From his new companions, Hobbes learns that Santiago has commandeered Harsh Realm; Hobbes is merely the latest soldier in a long line of men sent on unsuccessful missions to kill the would-be dictator. Hobbes also learns from a mysterious "ally", Inga Fossa, that Santiago is planning the ultimate act of terrorism in the real world so that Harsh Realm is all that remains.
It is in this world that Hobbes must survive, defeat Santiago, save the real world, and somehow return to his real life and his fiancée, Sophie Green.
A box set with the nine completed episodes, including those unaired on network television in the USA, was released on region 1 DVD on August 24, 2004. The box features two commentary tracks on the pilot episode by the show's creator and director as well as other minor special features. Also released on region 2 DVD
|Season||Episodes||Originally aired||DVD release date|
|Season premiere||Season finale||Network||Region 1||Region 2||Region 4|
|1||9||October 8, 1999||May 19, 2000||FOX (3 episodes)
FX (6 episodes)
|August 24, 2004||July 26, 2004||August 10, 2005|
|No.||Title||Directed by||Written by||Original air date||Production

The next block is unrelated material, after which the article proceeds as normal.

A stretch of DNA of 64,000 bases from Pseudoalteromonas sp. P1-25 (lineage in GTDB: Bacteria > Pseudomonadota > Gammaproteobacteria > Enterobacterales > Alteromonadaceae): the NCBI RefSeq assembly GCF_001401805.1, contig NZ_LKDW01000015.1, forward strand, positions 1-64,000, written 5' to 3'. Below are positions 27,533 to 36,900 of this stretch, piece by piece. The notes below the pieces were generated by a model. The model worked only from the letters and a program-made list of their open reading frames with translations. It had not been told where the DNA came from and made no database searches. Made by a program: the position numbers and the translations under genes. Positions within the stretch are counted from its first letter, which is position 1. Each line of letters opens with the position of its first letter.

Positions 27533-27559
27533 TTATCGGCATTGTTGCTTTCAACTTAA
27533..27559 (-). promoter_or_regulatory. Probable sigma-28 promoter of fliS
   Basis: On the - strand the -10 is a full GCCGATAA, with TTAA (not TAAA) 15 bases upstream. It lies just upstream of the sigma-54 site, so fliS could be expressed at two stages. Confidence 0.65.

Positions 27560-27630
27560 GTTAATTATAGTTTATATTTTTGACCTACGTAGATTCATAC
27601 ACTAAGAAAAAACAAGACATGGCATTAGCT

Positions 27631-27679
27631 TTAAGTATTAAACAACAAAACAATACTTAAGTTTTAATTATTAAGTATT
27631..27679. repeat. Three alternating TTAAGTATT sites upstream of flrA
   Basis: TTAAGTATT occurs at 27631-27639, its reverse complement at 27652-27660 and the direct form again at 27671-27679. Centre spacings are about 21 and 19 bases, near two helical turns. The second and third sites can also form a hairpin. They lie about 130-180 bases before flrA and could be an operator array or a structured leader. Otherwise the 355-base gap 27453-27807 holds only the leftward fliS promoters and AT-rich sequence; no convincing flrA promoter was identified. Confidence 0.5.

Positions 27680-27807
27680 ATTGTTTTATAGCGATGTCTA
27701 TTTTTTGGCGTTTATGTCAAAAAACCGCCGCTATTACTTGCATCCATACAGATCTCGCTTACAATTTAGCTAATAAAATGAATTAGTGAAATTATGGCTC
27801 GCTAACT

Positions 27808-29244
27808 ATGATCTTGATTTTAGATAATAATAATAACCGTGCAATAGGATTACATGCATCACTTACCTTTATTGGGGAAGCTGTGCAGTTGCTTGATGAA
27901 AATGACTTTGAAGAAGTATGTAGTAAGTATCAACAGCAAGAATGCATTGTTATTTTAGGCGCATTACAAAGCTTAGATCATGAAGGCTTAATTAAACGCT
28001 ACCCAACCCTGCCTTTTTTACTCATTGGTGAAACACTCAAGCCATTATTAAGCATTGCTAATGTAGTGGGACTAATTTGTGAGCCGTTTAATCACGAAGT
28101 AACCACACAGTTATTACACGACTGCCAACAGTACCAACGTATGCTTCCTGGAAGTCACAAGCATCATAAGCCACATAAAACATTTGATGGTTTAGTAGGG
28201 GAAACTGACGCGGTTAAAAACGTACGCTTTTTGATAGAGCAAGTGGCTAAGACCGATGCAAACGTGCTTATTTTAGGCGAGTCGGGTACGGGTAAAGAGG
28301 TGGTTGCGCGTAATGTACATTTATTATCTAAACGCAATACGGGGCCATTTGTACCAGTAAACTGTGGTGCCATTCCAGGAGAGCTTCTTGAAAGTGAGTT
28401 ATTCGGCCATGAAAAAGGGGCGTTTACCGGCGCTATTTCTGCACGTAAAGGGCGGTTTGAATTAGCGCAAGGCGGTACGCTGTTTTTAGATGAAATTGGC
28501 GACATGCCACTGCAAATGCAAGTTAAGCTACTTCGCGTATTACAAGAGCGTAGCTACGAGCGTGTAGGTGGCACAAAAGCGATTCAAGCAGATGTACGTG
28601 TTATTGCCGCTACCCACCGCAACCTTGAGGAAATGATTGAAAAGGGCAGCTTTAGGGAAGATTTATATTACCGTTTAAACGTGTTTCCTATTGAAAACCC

|1||"Pilot"||Daniel Sackheim||Chris Carter||October 8, 1999FOX)(||1ADC79|
Decorated war hero Lieutenant Thomas Hobbes is about to retire from the military and start a new life with his beloved fiancé Sophie, when the government orders him for one last mission: play the virtual reality situational war game known as "Harsh Realm." But Hobbes finds himself stuck inside this computer game and all he wants is to get back to the real world and to get back to Sophie.
The episode included uncredited cameos by Gillian Anderson of The X-Files as the narrator of the Harsh Realm training video and Lance Henriksen of Millennium as the general who recruits Hobbes for the game.This episode was shown March 24, 2000 on FX.
|2||"Leviathan"||Daniel Sackheim||Chris Carter||October 15, 1999(FOX)||1ADC01|